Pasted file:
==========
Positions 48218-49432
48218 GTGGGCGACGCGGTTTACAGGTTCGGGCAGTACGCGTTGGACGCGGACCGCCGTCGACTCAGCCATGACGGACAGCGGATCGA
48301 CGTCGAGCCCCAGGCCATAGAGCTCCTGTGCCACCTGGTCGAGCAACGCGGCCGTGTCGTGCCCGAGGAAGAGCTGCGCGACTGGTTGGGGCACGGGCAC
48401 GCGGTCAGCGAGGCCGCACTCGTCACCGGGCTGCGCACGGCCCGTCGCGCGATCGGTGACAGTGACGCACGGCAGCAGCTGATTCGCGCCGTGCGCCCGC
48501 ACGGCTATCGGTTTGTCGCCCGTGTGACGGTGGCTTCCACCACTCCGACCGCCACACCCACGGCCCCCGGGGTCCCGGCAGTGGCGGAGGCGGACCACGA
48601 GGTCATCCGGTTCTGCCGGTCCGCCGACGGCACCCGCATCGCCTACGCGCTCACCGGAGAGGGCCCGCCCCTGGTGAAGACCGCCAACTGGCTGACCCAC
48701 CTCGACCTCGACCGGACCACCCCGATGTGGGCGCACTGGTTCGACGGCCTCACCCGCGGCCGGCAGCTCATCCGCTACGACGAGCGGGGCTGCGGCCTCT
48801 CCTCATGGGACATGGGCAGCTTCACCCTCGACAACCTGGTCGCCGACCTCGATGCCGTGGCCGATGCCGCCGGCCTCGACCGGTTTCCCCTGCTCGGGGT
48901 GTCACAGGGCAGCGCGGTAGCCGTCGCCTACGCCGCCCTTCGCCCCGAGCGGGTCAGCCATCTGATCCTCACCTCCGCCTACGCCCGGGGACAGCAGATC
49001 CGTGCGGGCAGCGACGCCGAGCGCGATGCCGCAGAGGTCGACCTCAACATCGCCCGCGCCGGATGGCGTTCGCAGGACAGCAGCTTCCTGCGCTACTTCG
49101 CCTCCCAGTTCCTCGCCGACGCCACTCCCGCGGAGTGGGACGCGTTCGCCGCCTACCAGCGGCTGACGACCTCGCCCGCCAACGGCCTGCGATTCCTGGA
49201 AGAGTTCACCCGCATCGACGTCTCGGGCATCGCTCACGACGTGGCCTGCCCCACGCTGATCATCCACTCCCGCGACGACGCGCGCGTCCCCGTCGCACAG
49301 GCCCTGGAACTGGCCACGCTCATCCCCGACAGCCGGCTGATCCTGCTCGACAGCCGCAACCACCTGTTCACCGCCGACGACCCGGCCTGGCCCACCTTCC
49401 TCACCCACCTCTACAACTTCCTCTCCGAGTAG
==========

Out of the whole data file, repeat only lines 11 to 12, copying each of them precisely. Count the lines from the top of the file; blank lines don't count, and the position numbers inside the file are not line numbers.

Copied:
49101 CCTCCCAGTTCCTCGCCGACGCCACTCCCGCGGAGTGGGACGCGTTCGCCGCCTACCAGCGGCTGACGACCTCGCCCGCCAACGGCCTGCGATTCCTGGA
49201 AGAGTTCACCCGCATCGACGTCTCGGGCATCGCTCACGACGTGGCCTGCCCCACGCTGATCATCCACTCCCGCGACGACGCGCGCGTCCCCGTCGCACAG